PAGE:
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Blood exposures for traditional healers

Sep. 23, 2016, 8:00 AM


A majority of people in sub-Saharan Africa call on traditional healers for health care. To treat various complaints, these practitioners commonly use “injections” that involve cutting the skin with a razor and rubbing herbs into the bloody cuts.

To assess the frequency of blood exposures from this practice, Carolyn Audet, Ph.D., and colleagues surveyed a random sample of 236 traditional healers in Mozambique’s Zambézia province. Their study will appear in an upcoming issue of Tropical Medicine and International Health.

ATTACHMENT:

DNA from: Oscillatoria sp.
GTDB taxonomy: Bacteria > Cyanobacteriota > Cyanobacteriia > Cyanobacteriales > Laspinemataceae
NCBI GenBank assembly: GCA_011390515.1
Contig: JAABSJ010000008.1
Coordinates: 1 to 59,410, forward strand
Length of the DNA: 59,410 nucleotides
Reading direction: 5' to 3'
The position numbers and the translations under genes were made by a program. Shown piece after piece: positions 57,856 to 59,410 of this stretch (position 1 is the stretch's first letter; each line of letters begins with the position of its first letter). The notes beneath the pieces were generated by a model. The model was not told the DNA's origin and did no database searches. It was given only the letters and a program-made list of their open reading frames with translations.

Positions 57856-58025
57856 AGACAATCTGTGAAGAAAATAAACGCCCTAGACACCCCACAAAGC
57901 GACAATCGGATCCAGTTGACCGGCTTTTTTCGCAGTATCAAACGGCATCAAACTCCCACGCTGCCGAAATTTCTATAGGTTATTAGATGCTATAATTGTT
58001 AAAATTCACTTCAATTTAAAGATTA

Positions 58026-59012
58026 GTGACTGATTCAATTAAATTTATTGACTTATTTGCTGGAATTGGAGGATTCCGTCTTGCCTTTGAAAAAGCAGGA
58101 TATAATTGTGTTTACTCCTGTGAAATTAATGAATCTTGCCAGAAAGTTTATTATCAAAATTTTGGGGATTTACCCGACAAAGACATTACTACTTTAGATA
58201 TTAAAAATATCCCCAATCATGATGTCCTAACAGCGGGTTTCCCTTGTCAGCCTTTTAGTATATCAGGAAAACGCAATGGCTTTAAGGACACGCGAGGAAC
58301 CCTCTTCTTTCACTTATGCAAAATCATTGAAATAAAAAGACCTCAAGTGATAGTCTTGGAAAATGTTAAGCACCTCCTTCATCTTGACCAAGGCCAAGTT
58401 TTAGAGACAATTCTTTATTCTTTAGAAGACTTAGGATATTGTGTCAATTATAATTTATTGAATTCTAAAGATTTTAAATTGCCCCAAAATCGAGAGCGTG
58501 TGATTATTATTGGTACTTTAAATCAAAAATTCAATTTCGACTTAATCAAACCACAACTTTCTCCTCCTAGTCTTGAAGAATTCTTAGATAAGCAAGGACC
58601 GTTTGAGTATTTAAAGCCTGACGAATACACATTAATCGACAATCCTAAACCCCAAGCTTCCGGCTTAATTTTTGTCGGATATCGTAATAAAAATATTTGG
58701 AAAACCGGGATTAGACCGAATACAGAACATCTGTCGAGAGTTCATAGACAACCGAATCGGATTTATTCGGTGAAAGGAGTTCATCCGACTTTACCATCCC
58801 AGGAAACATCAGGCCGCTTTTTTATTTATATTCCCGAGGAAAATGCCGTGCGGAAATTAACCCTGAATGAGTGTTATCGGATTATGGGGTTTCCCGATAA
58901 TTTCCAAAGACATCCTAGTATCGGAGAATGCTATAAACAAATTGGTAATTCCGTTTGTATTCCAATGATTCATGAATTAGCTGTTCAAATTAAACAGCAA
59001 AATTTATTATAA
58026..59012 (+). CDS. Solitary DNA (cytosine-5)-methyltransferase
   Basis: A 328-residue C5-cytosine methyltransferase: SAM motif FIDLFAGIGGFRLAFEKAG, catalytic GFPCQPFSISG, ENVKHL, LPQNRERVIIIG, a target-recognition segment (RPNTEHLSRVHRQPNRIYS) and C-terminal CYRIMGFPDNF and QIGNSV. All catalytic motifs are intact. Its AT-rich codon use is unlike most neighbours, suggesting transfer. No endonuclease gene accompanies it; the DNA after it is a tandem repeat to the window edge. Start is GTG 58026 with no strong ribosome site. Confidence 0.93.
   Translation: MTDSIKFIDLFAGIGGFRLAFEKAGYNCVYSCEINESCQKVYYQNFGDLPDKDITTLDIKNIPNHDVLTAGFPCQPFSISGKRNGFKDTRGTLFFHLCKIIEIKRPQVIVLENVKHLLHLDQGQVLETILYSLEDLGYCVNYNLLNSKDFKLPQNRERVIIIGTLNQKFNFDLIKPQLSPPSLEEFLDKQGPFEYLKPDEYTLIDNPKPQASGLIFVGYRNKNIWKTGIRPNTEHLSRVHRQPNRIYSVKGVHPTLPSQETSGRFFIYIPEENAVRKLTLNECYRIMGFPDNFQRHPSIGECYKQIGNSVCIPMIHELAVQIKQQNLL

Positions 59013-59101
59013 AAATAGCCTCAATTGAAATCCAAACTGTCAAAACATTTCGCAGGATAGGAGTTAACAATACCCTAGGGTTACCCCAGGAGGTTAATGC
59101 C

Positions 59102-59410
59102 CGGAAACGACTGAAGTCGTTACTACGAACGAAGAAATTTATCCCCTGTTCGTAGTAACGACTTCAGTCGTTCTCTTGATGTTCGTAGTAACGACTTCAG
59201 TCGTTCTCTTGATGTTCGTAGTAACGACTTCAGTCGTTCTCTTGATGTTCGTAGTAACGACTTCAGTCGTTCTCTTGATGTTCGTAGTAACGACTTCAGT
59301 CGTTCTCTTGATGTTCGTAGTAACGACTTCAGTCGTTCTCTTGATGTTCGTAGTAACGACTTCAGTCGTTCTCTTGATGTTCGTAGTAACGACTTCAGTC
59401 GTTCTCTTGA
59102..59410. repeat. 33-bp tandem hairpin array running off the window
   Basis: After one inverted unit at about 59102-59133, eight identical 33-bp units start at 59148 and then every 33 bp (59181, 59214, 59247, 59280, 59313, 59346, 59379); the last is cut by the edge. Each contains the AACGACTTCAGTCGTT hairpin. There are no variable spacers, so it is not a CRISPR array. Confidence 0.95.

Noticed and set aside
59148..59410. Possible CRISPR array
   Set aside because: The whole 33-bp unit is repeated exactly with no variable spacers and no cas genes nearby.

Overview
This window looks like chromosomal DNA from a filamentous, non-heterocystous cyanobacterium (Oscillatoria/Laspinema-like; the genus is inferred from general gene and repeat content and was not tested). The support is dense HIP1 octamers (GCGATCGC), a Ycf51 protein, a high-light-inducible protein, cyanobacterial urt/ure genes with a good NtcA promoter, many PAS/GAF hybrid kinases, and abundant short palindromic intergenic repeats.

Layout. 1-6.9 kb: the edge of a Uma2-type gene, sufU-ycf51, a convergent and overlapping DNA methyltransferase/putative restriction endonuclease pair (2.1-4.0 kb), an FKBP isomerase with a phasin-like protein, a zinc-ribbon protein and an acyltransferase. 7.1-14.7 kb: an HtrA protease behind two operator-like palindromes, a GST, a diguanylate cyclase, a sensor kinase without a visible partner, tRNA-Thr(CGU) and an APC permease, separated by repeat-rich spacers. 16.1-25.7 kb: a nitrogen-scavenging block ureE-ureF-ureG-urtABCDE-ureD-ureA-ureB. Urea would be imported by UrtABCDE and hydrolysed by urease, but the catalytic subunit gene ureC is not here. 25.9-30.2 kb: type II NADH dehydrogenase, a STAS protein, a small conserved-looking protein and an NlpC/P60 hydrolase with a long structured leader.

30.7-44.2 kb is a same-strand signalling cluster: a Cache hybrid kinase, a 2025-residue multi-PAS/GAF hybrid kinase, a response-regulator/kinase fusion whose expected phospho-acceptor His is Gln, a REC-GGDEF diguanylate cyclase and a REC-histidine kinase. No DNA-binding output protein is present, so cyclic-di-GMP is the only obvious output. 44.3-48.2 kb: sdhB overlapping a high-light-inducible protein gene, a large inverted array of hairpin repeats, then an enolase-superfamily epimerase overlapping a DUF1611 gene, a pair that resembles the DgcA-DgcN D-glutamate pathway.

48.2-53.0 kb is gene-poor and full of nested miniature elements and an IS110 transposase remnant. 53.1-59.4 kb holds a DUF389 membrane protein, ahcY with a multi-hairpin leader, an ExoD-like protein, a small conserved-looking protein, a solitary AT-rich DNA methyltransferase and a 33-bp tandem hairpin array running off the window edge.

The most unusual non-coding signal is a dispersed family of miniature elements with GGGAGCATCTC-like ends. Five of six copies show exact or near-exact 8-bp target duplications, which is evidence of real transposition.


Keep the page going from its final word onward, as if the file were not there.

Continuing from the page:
Seventy-five percent of healers had conducted razor “injections” in the past month, treating a median of four patients, using a new razor a median of three times and never using latex gloves. Blood exposures for healers who provided “injections” were estimated to be 1,758 over the course of a career.

Adult HIV prevalence in Mozambique is estimated to be 12.6 percent, and hepatitis C prevalence is estimated between 1.4 percent and 2.6 percent.

Joining Audet in the study were José Salato, Meridith Blevins, Wilson Silva, Lázaro González-Calvo, Sten Vermund and Felisbela Gaspar. Funding was provided by the National Institutes of Health (MH107255-02), the Tennessee Center for AIDS Research and the Vanderbilt Clinical & Translational Research Scholars Program.

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